Advice from IR Approved Author Benjamin Plumb: “Keep a journal. It brings a double benefit – daily practice in writing, and the generation of a ton of unique content that you can use in writing future stories and books.”

The Satisfied Introvert: A Memoir About Finding Safety in an Extroverted World received a 4+ star review, making it an IndieReader Approved title.

Following find an interview with author Benjamin Plumb.

What is the name of the book and when was it published?

The Satisfied Introvert: A Memoir About Finding Safety in an Extroverted World. February 5, 2022.

What’s the book’s first line?

Preface: “When I was four years old, I ran away from home.”

Chapter 1: “To attract a girl in a suburban LA high school in 1960, a guy needed one of three things: a hulk of a body honed through years of athletic competition; a group of cool and good-looking friends, rich, if possible; or a hot car, preferably a 1932 Ford Little Deuce Coupe.”   “…As for myself, I had flat feet and was in a remedial gym class.”

What’s the book about? Give us the “pitch”.

It is about my life as a case study in how not to be satisfied as an introvert.  For almost sixty years I tried to live by a “winning formula” called “be methodical.” Performing step by step processes allowed me to get results by appearing more extroverted than I really was, which by the way is something almost all introverts start doing at around age four. We try to be diplomatic, or relentless, or funny, or reliable, or any of the thousands of other ways in which quiet people cope with our extroverted world. Only when I lost a marriage, went bankrupt, and got let go from two jobs in a row did I realize that the recipe had become a ruinous way to live. I finally distanced myself from it, gave up trying to use my Harvard MBA to be an executive or an entrepreneur, and started living openly, gloriously, as the introvert that I am. What followed were years of unbelievable satisfaction and good financial success as a business writer.

What inspired you to write the book? A particular person? An event?

I kept a journal on and off for thirty-eight years, and when I retired in 2019, I at first just wanted to use it to tell my story to family and friends. But the more I wrote, the more I realized that the tale might encourage other quiet people let go of trying to be more outgoing than they actually were. Through vivid examples, I now wanted to help others see that the only way to become a satisfied introvert is to become an authentic, unapologetic one.

What’s the main reason someone should really read this book?   

For quiet people, it calls them to take responsibility for how they were born. Introversion is a hard-wired neurological condition based on extreme sensitivity to the neurotransmitter dopamine. Being around too many people or too much noise easily can easily overload us with dopamine, driving us to seek the solace of alone time.  The book shows how anyone can stop trying to be someone they are not, and successfully lean into their quiet strengths.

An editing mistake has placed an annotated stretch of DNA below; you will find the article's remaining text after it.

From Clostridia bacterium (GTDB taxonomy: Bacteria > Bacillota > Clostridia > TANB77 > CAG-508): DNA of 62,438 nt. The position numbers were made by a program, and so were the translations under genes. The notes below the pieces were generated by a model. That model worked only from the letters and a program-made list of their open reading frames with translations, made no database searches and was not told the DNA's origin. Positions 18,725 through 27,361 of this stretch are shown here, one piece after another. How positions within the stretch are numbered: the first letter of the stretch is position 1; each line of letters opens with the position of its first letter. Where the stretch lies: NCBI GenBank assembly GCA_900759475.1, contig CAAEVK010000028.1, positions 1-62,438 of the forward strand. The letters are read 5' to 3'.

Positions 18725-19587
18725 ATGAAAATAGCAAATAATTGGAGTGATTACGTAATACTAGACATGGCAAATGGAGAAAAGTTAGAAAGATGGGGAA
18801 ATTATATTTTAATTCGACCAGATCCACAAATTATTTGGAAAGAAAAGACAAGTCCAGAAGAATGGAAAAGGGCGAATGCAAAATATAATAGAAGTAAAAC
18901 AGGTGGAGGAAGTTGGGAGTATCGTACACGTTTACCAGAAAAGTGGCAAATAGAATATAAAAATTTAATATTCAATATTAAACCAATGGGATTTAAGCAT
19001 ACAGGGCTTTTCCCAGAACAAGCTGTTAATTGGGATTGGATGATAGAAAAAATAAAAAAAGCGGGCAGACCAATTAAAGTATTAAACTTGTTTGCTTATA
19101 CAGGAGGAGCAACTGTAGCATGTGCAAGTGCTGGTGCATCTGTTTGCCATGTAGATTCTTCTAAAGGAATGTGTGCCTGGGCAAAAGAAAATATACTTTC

For people who are more outgoing, the book provides a graphic picture of what the introverts they know and love are going through. It helps extroverts to understand our behavior and allow us to be.

When did you first decide to become an author?

At age 76, when I retired.

Is this the first book you’ve written?

Yes.

How much time do you generally spend on your writing?

Once I was retired, I spent all day every day writing until the manuscript was finished. Now I spend about half of the time writing, and half doing marketing and promotion.

What’s the best and the hardest part of being an indie?

The best part is the freedom to capture most of the royalties, and – for an introvert – to be able to reach out to others at my own pace when doing marketing. The worst part is having to do promotion at all. But with a traditional publisher it would be even worse (because somebody would be watching over my shoulder).

What’s a great piece of advice that you can share with fellow indie authors?

Keep a journal. It brings a double benefit – daily practice in writing, and the generation of a ton of unique content that you can use in writing future stories and books.

Would you go traditional if a publisher came calling?  If so, why?

Probably not. I enjoy my freedom too much. If a film company came calling, however, I’d be interested.

Is there something in particular that motivates you (fame? fortune?)

I’m not in it for money or fame. I’m in it to help other introverts dump their winning recipes, embrace who they are, and find joy in doing so.

Which writer, living or dead, do you most admire?

Susan Cain. Her book, Quiet, is what allowed me to see for the first time, at age 70, that as an introvert there was absolutely nothing wrong with me. In fact, she helped me to see that my introversion was my greatest skill: the ability to work slowly, have deep concentration, listen more than talk, and communicate better in writing than in speaking.

Which book do you wish you could have written?

Well, Susan Cain’s Quiet. It is probably the most fundamentally life-altering book an introvert could read.

IR Staff

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